You can now study economic development at Oxford, free and online.You can learn about genetics via India’s union HRD ministry and its new Swayam e-courses.
You can even dabble in nuclear energy management via edX.
As massive open online courses, or MOOCs, catch on, the number of students registering is climbing by as much as 70% a year, and hallowed institutes that never offered them before — like Oxford University — are opening their doors virtually too.
This is encouraging industry to be more embracing of MOOCs too, and the result is a virtuous cycle that gives the Indian student the ability to pick a field of study, anywhere in the world, and pursue a course in that field right from home, and usually free.
“MOOCs used to be seen as almost an extra-curricular activity. But even the book-centric Indian students are learning that it can be very enriching, personally and professionally, to attend a prestigious foreign university virtually,” says education consultant Karan Gupta. “It also helps expand the horizon when it comes to higher study options, as MOOCs allow students to opt for standalone courses in topics like game theory, antimicrobial resistance or 3D printing.”
The numbers speak for themselves. Coursera, a US-based platform that partners with universities to offer online courses around the world, registered 70% rise in number of registrations from India between 2014 and 2015, to reach 1.1 million users in the country; and that number has since risen further to reach 1.8 million this year.
Meanwhile, Oxford launched its first MOOC, From Poverty to Prosperity: Understanding Economic Development, in November.
Even the union government is betting big on MOOCs. The Swayam initiative (Swayam is Hindi for ‘by yourself ’), which opened for registrations in November, is already offering 216 free courses, with plans to expand to 10,000 over the next two years, according to Anil Sahasrabudhe, chairman of All India Council for Technical Education (AICTE).
“The growth in digital education has been massive and the main factor driving it is changing student perceptions,” adds Andrew Thangaraj, a professor of electrical engineering at IIT-Madras associated with Swayam. “Even though a majority of students are still inclined towards classroom learning, the acceptance of online courses in rising rapidly.”
Read: Self-learn with HRD ministry’s free online courses
“Online courses are very customisable and manageable with academics,” says Sunny Gurbani, 20, a management student from Kalyan who has completed four courses in digital marketing and entrepreneurship over the past year, from Cloudera and edX. “They help increase job prospects and learn niche skills, so they are quite popular among students.”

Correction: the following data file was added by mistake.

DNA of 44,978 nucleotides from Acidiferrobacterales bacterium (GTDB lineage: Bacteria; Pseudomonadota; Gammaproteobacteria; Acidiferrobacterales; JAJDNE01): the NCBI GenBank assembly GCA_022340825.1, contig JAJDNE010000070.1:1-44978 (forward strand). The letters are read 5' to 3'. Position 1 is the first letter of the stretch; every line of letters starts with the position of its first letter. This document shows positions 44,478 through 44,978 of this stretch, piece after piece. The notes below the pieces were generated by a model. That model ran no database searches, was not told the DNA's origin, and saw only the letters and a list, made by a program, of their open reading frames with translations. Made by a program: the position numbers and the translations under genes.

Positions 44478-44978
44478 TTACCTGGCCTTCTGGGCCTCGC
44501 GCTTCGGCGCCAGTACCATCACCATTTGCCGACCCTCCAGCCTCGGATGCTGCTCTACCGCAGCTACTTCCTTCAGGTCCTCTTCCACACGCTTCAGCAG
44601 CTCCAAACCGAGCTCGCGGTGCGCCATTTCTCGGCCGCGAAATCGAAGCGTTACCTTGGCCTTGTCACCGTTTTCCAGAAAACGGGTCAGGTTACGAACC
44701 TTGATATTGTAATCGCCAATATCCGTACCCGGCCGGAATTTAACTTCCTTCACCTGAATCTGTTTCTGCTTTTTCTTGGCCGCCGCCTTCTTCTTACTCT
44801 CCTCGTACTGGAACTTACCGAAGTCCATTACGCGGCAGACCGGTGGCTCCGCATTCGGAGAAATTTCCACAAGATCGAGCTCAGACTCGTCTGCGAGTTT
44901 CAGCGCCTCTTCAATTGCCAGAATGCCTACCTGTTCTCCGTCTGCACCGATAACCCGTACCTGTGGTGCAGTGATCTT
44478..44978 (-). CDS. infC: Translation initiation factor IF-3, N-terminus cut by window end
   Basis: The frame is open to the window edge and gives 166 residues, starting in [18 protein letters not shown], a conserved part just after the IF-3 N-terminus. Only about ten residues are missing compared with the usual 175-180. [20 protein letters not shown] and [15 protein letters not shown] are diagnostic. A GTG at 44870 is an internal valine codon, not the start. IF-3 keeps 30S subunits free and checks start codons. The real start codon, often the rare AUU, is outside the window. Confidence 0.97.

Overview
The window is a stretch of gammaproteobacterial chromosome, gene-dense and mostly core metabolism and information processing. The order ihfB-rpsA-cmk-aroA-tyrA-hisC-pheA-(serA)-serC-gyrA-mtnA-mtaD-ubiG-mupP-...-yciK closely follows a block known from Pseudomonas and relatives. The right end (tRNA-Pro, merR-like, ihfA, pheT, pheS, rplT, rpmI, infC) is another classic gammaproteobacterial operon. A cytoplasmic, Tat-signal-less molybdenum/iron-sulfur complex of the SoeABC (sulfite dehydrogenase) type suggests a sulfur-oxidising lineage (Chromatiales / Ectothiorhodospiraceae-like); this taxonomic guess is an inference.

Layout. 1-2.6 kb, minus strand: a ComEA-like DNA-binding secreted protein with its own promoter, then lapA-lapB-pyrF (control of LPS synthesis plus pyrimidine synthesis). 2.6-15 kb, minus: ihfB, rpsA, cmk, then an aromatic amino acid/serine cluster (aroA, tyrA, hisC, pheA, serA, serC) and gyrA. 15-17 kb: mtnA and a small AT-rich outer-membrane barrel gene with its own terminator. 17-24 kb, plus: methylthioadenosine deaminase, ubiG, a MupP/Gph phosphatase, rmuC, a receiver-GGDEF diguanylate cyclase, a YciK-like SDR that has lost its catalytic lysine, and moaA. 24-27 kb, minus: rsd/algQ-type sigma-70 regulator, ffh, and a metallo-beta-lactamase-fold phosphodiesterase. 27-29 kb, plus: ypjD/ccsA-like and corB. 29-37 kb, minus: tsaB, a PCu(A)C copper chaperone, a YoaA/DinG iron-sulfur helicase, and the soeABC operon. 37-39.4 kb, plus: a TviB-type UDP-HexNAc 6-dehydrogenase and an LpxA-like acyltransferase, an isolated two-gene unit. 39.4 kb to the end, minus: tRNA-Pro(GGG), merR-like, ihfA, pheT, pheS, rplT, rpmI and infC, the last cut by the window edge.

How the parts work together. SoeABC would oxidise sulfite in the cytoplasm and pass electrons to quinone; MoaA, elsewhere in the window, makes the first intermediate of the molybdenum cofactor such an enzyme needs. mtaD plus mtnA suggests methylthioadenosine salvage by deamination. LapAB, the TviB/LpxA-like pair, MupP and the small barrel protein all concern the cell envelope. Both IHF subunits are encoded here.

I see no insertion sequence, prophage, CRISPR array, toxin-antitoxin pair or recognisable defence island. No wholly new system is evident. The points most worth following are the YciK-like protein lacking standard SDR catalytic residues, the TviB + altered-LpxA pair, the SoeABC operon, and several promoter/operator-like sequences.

Mohit Kariya, 19, a commerce student at MMK College, Bandra, for instance, decided to boost his career in the NGO sector with an online course module called Improving Leadership and Governance in Non-Profit Organisations. “The threemonth course really helped me understand the sector and I got a promotion at my workplace partly because I had taken the initiative and done the course,” he says.
While most of the students signing up for MOOCs are looking for high-tech skills and certifications precisely for such a career boost, many are also looking to pick up skills in areas that are not covered by India’s relatively stodgy formal education system.
“The university curriculum does not offer the topics I need, such as multi-threading and SQLite programming, so I learn them online, on platforms such as Udemy,” he says. “They help me upgrade my information with industry-relevant subject matter and are a convenient supplement to my college life. They have also helped me get internships because they gave me skills that many other students didn’t have.”
Udemy, incidentally, offers more than 42,000 online courses and has over 13 million users worldwide.
In an interesting twist, the union government is now proposing to make Swayam modules part of mainstream curricula too.
“The eventual plan is for at least 20% of the curriculum to be done either partly or entirely through online courses,” says Sahasrabudhe. “That way, students from Tier 2 and Tier 3 cities get access to the same level of education and remote areas can benefit from material uploaded by the faculty of premier IITs and reputed universities, improving the quality of education across the country.”
Acceptance is also growing among industry, with companies recognising online courses as credentials when hiring. “Many industries, in fact, now use online courses to reskill employees after hiring them, so they are only too happy to have the recruit already trained in those modules,” says HR consultant Medha Kanan.
The courses are working best in the towns and cities with no reputed universities. “The future of online courses is brighter in such places and they get more takers as the students there demand an outcome-based curriculum that will help them get employment,” says Kanan. “The best part is that they suit to all income groups and help reduce skill gap.”
The future of the education system in India will be an integration of models, where the student will be able to choose whether they want to study online, offline or in a combination of the two, says Uday Salunkhe, group director of WeSchool, Matunga. “The key to delivering excellent education through online courses is to impart equal commitment and quality as what is offered through the traditional campus-based programmes. Online courses then also become a gateway for self-employment and entrepreneurship, promoting excellence in the growing number of niche careers.”